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Organization, Regulations, and Courses 2023-24

ENGL 53.08 Weird Fiction and the Limits of the Human

What makes the dark so terrifying? Why do humans use fiction to invent strange creatures and supernatural threats? How does horror contribute to what it means to be human? What does the weird or the strange tell us about society? This course examines the literary, philosophical, and social aspects of weird fiction, a tradition of literature and genre fiction running from the early nineteenth century up to the present. It examines the most well-known writer of the weird, H.P. Lovecraft, but it also looks at work by Mary Shelley, Edgar Allan Poe, Octavia Butler, Victor LaValle, Kelly Link, Jeff VanderMeer, and others. The course introduces students to the study of genre fiction, theoretical approaches to literature (including posthumanism, psychoanalysis, and ecotheory), and cultural studies (including critical race theory and feminism). It asks students to consider how weird fiction challenges racism, misogyny, homophobia, and colonialism. While no prior training in critical theory is necessary, students are encouraged to have some familiarity in analyzing and writing on literature. The class will also offer opportunities for creative efforts and experimental writing.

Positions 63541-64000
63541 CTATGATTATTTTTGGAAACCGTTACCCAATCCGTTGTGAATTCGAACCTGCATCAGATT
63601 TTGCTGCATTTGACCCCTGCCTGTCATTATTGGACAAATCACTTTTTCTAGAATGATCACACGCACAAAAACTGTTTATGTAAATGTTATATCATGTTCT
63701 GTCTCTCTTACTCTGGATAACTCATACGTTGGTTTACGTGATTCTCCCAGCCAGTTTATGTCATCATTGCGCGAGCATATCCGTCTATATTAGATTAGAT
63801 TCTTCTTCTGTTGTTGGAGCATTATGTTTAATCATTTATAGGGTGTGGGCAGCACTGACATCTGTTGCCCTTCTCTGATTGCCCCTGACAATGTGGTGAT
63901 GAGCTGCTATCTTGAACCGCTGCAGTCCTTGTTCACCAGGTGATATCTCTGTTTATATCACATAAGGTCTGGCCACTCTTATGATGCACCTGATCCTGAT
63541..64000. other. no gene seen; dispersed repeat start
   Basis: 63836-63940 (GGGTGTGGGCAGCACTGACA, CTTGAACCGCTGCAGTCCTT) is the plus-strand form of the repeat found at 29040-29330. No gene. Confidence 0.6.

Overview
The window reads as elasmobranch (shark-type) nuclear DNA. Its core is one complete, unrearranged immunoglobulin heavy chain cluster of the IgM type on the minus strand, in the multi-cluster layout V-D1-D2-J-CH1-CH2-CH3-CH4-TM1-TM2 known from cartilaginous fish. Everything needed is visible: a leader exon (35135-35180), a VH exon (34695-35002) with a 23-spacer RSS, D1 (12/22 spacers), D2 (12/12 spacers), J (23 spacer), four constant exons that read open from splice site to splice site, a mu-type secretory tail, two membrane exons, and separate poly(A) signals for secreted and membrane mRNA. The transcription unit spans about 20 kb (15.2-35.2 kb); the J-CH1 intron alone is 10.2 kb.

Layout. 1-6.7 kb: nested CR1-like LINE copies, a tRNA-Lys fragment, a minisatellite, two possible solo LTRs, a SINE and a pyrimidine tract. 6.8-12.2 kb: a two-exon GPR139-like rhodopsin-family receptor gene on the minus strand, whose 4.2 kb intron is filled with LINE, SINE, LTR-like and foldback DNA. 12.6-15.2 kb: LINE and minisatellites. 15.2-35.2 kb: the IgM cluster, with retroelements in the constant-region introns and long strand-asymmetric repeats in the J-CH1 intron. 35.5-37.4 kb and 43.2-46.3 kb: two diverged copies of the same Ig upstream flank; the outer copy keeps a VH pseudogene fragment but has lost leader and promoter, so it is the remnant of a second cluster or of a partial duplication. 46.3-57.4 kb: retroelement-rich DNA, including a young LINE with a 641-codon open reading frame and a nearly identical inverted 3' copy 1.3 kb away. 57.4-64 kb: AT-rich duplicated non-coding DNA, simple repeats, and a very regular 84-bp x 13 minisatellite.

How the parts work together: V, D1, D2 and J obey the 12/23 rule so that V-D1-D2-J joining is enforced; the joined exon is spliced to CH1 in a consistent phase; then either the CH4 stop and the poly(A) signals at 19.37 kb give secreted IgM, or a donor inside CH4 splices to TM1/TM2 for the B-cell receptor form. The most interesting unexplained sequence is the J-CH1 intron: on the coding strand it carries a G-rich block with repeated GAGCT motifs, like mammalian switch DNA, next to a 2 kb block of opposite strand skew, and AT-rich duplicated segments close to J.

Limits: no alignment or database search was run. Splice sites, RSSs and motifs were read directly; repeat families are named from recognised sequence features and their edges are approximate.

Degree Requirement Attributes

Dist:LIT; WCult:W

The Timetable of Class Meetings contains the most up-to-date information about a course. It includes not only the meeting time and instructor, but also its official distributive and/or world culture designation. This information supersedes any information you may see elsewhere, to include what may appear in this ORC/Catalog or on a department/program website. Note that course attributes may change term to term therefore those in effect are those (only) during the term in which you enroll in the course.

Department-Specific Course Categories

Course Group III